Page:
Tuesday, October 13, 2009

Undeterred India must help Kabul (October 11, 2009)

By Swapan Dasgupta

It is fortuitous that the increased security arrangements after the blast of July 2008 prevented any Indian casualty from last Thursday’s repeat attack on the Indian Embassy in Kabul. Yet, by killing 17 innocent Afghans, mainly visa-seekers, the perpetrators managed to send a chilling message to the Government in Kabul and the US-led NATO forces that India’s nominal presence in Afghanistan will be violently contested.
It is reassuring, at least judging by the forthright reaction of Foreign Secretary Nirupama Rao, that India will not countenance any intimidation from either the Taliban or Pakistan. It can only be hoped that the gaffe-prone ministers in the Ministry of External Affairs don’t mess with this resolve by suggesting that India can do business with the Taliban (as SM Krishna did to Wall Street Journal last month) either directly or through Twitter.

That the Afghan Taliban and the Pakistan military establishment are flip sides of the same coin is a widely known fact many in the Barack Obama administration choose to wilfully overlook. Yet, ignoring reality or inexplicably winning a Nobel Peace Prize for good intentions does not change the ground situation. It does, however, embolden Pakistan into making life even more miserable for the “foreign” troops that deprived the country of its free run in Afghanistan prior to 2002.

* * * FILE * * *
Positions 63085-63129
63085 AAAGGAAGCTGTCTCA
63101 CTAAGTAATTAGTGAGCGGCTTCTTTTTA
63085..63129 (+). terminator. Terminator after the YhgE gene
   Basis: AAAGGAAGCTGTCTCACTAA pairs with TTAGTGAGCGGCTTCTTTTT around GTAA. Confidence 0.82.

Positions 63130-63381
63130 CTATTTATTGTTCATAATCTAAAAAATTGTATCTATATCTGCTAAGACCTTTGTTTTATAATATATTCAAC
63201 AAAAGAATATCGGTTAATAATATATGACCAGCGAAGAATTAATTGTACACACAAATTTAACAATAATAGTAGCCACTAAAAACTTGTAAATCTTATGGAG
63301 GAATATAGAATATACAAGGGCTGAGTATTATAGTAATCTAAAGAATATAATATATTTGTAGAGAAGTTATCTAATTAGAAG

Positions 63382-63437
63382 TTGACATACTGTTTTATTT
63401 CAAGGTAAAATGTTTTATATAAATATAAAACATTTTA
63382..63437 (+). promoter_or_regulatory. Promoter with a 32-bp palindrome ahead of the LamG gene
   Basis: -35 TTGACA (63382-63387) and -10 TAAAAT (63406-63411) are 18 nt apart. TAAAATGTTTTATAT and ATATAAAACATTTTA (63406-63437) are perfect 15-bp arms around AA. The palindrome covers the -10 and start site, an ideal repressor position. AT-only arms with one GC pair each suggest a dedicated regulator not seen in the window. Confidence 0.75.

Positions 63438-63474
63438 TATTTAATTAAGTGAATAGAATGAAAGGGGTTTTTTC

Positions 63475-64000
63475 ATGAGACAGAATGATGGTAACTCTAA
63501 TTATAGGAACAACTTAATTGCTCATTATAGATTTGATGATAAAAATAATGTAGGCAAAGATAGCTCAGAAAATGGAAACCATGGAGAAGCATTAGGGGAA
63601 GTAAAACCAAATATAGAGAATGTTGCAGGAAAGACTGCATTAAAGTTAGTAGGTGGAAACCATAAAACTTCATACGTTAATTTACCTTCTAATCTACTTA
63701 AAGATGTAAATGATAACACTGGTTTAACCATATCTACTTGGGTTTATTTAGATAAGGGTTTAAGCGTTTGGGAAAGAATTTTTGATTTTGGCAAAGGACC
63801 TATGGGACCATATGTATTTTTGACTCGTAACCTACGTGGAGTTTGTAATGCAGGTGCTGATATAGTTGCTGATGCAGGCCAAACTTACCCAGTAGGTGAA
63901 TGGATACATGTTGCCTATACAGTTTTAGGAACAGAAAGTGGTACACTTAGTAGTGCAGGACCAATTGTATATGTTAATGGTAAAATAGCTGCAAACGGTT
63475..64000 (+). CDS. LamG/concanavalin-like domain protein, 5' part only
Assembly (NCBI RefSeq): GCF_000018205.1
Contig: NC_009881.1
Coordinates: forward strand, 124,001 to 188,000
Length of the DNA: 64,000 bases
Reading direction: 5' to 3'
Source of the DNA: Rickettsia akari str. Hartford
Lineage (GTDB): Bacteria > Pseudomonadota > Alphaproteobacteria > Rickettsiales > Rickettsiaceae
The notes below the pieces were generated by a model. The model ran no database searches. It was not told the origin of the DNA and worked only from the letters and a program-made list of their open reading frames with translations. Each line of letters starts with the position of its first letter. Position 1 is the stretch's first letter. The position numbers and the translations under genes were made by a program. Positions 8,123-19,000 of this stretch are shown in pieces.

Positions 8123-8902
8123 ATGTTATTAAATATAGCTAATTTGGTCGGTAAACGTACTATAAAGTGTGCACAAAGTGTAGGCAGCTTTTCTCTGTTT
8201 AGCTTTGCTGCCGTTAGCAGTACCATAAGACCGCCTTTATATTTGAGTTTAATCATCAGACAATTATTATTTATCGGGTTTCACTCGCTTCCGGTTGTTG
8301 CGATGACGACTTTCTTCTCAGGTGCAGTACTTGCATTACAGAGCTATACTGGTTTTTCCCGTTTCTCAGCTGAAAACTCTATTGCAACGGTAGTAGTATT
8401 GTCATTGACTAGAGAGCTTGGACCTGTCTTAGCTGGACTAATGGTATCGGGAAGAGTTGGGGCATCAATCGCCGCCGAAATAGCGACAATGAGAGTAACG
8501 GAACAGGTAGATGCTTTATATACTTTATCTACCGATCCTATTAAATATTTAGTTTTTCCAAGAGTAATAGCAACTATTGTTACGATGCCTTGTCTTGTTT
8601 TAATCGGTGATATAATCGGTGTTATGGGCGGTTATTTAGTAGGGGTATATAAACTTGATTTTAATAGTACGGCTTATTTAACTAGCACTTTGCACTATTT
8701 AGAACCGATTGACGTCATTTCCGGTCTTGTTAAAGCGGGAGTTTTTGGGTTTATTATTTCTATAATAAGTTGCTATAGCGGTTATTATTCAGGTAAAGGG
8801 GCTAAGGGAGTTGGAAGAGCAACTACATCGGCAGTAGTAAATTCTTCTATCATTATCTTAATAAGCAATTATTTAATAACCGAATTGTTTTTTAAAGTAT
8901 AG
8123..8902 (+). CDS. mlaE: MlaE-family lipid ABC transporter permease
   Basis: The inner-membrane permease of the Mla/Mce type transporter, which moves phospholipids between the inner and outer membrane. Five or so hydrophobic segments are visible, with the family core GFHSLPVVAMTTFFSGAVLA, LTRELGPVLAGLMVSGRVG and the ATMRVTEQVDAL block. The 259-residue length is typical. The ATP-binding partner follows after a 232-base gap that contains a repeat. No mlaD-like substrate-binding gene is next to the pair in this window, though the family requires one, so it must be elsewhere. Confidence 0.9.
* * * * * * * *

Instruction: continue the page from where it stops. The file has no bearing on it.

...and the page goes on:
Pakistan’s involvement in the July 2008 bombing was confirmed by both the authorities in Kabul and US intelligence. But even damaging charges of organising cross-border terrorism has left Pakistan unfazed. The cockiness won’t change if yet another smoking gun is held up as proof of its role as the sponsor of last Thursday’s outrage.

Pakistan’s arrogant belief that it can play by its own rules didn’t come about in isolation. In the present context, it owes almost everything to the widespread global belief that the Obama Administration is in complete disarray over how to cope with Afghanistan. From Obama’s perspective, Afghanistan is a mess he inherited from his predecessor. That’s only partially true. Whereas President George W Bush was clear in his mind why the US forces were there in Afghanistan and who they were fighting against, Obama’s conception is hazy and angst-ridden. In a series of high-level consultations involving both his military and civilian staff, the US President is reported to have repeatedly asked: “Who is our adversary?”
Such a profundity can impress well-meaning Norwegians into handing out a Nobel Prize. But it is nevertheless revealing. It suggests that, like those who drove his election campaign to heights of frenzy, Obama just wants to get the hell out of Afghanistan, even if that leads to the devastated country turning into what General McChrystal termed “Chaos-istan.”